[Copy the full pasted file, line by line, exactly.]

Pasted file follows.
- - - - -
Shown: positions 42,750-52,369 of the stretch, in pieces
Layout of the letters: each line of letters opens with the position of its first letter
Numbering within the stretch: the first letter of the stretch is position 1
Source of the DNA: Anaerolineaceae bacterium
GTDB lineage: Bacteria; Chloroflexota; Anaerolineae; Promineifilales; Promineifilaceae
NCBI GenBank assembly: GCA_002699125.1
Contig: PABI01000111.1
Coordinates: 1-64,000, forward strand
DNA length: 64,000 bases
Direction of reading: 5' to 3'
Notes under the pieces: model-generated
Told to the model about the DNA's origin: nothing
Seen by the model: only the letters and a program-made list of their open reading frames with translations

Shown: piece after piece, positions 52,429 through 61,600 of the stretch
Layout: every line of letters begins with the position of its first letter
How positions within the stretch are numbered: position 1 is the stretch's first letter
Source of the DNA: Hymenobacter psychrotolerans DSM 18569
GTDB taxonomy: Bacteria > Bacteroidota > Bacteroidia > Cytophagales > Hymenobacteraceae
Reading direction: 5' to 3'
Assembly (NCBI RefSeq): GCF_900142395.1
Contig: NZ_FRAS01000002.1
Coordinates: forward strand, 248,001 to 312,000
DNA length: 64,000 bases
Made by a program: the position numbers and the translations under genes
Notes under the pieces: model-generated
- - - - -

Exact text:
Shown: positions 42,750-52,369 of the stretch, in pieces
Layout of the letters: each line of letters opens with the position of its first letter
Numbering within the stretch: the first letter of the stretch is position 1
Source of the DNA: Anaerolineaceae bacterium
GTDB lineage: Bacteria; Chloroflexota; Anaerolineae; Promineifilales; Promineifilaceae
NCBI GenBank assembly: GCA_002699125.1
Contig: PABI01000111.1
Coordinates: 1-64,000, forward strand
DNA length: 64,000 bases
Direction of reading: 5' to 3'
Notes under the pieces: model-generated
Told to the model about the DNA's origin: nothing
Seen by the model: only the letters and a program-made list of their open reading frames with translations

Shown: piece after piece, positions 52,429 through 61,600 of the stretch
Layout: every line of letters begins with the position of its first letter
How positions within the stretch are numbered: position 1 is the stretch's first letter
Source of the DNA: Hymenobacter psychrotolerans DSM 18569
GTDB taxonomy: Bacteria > Bacteroidota > Bacteroidia > Cytophagales > Hymenobacteraceae
Reading direction: 5' to 3'
Assembly (NCBI RefSeq): GCF_900142395.1
Contig: NZ_FRAS01000002.1
Coordinates: forward strand, 248,001 to 312,000
DNA length: 64,000 bases
Made by a program: the position numbers and the translations under genes
Notes under the pieces: model-generated